Housing development on track

The second phase of the housing development has started with a handover expected in October.

Mayor Patricia de Lille visited some of the 24 families who moved into their new homes at a housing development in Fisantekraal this past weekend.

They are among the more than 700 beneficiaries of the first phase of the Greenville Garden Cities development.

The City says it hopes to hand over the remaining 101 homes in the first phase by October. According to Ms De Lille, that’s also when the first beneficiaries of the project’s second phase will start moving in.

“The second phase will see about 500 homes being built for beneficiaries on the City’s housing waiting list,” she said.

The six-phase project, once complete, is expected to boast some 4 000 housing opportunities, either as social housing or finance-linked houses.

It also includes plans for schools, community facilities, public spaces and transport infrastructure. New homeowners Makanetso and Polao Rabohome said they had been living as backyarders since 2000 and were grateful they wouldn’t have to worry about a leaking roof and flooding this winter.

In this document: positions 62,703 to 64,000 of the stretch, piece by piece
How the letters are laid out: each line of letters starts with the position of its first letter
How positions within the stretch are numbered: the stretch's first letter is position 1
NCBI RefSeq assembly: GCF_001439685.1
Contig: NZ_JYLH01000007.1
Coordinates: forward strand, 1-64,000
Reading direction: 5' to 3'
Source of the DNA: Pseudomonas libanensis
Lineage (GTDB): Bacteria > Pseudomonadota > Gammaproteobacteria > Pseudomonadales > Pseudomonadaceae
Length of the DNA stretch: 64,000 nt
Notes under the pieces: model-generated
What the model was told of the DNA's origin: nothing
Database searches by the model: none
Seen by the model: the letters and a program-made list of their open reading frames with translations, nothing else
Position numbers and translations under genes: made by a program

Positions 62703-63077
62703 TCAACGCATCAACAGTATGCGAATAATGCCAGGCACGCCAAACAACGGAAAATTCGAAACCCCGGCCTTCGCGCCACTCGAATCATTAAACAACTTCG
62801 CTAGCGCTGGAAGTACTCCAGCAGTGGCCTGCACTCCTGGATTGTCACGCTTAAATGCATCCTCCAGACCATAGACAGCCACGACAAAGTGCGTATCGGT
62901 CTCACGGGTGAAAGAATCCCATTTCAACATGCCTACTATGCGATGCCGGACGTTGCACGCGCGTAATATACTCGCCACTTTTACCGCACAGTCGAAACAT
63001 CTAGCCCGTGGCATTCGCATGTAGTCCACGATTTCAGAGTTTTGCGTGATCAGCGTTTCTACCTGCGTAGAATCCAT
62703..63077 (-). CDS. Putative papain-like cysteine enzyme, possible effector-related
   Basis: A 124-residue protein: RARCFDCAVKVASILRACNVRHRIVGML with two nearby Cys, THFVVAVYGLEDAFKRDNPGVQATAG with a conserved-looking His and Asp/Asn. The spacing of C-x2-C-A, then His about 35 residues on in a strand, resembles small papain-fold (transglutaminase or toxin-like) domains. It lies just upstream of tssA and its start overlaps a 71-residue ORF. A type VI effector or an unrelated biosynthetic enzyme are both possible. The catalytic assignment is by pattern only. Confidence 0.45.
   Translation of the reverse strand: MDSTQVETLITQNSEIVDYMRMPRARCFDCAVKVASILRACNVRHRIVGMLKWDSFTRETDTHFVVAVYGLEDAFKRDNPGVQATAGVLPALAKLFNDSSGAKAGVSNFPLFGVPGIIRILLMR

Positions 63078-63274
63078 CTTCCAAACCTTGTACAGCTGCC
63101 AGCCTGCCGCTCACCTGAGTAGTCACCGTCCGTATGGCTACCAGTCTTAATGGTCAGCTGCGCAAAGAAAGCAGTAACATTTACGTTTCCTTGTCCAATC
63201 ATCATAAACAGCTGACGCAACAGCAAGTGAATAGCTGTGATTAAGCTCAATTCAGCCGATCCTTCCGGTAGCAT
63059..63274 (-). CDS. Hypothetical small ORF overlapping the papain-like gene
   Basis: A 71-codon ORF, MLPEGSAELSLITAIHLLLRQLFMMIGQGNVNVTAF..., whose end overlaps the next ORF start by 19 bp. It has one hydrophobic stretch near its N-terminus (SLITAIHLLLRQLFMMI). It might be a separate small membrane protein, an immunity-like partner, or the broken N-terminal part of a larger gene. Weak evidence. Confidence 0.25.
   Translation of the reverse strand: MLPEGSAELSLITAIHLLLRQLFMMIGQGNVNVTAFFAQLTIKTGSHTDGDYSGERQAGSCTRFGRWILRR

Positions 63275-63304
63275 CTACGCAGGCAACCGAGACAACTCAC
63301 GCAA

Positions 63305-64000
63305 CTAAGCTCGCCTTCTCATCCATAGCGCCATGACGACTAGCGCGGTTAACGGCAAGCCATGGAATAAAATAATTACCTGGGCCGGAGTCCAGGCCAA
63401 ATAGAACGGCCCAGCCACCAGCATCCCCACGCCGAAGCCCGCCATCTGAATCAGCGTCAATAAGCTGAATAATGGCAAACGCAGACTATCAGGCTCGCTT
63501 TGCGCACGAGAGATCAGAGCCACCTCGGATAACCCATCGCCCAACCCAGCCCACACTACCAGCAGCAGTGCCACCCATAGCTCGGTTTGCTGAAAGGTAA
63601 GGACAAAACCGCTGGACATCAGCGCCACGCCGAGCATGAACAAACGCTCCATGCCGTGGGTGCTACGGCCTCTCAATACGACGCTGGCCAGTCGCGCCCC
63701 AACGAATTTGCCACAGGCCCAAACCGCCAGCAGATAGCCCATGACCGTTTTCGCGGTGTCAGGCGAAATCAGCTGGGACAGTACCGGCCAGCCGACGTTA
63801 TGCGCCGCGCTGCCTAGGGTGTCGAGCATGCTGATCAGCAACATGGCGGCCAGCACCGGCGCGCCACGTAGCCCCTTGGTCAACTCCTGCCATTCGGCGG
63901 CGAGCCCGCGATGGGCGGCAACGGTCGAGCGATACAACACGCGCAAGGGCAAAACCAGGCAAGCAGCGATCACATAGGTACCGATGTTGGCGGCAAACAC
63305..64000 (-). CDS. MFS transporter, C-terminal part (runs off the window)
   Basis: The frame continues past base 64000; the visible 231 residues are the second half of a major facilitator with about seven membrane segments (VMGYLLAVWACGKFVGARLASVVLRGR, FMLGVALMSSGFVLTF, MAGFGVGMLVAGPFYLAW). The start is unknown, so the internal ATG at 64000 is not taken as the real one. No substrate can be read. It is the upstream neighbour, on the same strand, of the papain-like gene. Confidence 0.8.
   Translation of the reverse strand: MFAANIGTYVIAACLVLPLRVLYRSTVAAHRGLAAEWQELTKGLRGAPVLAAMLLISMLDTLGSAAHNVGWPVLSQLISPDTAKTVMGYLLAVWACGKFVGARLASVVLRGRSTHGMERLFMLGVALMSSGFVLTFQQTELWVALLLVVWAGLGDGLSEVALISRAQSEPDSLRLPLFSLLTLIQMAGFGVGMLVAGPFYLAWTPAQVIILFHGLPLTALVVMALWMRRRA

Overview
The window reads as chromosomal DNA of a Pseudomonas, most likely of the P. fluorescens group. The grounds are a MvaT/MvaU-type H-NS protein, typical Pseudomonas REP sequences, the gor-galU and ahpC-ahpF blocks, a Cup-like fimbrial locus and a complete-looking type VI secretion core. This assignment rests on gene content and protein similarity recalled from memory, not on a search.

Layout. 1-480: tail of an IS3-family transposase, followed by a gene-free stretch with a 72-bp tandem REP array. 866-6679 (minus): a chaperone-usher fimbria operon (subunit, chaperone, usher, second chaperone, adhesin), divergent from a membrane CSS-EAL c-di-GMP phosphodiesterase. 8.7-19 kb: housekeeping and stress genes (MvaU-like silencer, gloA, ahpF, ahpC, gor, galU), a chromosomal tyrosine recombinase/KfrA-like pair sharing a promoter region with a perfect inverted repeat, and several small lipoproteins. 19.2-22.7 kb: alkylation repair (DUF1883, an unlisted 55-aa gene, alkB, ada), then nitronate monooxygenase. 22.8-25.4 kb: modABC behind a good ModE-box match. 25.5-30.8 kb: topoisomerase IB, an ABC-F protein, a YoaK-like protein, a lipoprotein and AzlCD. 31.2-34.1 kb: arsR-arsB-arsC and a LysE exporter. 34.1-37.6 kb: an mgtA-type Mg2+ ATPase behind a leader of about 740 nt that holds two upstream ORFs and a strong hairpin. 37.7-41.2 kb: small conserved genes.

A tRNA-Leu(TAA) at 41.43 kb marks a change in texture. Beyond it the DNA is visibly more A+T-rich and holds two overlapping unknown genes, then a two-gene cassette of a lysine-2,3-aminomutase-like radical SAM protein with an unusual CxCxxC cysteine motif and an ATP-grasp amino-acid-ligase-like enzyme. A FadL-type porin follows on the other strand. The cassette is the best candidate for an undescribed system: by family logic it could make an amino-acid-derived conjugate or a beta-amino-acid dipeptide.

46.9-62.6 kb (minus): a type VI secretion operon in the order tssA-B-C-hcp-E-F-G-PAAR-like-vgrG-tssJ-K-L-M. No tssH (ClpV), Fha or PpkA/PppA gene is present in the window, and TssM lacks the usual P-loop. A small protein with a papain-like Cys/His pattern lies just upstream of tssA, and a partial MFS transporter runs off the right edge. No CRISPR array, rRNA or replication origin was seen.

Ms De Lille also visited Xolani Nake at his home where he lives with his three children.

He has been staying in a nearby informal settlement for the past seven years and lived as a backyarder before then.

“He told me it was wonderful for him to move into his new home because he had been moving around a lot and it was good to finally settle down. I also met young Thobela Mekana who is disabled. “Both his parents passed away four years ago and his younger brother Athenkosi, 17, helps to look after him,” said Ms De Lille.

Mayoral committee member for transport and urban development Brett Herron accompanied Ms De Lillle. He said Greenville was an example of a integrated settlement with “a sense of neighbourhood”.

“The architecture is appealing and reminiscent of the Bo-Kaap. The street design and landscaping give a sense that this is a community and the incorporation of trading places, and even a dedicated building for an animal-welfare organisation, provide the components of a place that immediately feels like home.”